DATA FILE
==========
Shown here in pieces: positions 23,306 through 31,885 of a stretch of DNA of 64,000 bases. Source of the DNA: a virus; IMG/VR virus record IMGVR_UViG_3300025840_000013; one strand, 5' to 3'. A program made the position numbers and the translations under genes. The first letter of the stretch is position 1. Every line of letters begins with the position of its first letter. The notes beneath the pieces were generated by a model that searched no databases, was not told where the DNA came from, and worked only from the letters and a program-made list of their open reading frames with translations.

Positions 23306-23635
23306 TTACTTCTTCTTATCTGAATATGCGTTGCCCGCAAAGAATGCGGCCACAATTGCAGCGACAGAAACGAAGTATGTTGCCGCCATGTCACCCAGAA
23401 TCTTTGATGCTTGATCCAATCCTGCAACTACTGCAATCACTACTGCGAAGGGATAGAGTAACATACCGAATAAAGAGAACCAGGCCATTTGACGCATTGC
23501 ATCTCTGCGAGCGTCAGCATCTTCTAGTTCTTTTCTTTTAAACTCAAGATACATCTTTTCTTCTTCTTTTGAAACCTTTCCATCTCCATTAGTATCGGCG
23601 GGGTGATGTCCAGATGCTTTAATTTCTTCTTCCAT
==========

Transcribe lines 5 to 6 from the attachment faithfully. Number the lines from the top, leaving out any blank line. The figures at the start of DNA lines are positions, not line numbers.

23501 ATCTCTGCGAGCGTCAGCATCTTCTAGTTCTTTTCTTTTAAACTCAAGATACATCTTTTCTTCTTCTTTTGAAACCTTTCCATCTCCATTAGTATCGGCG
23601 GGGTGATGTCCAGATGCTTTAATTTCTTCTTCCAT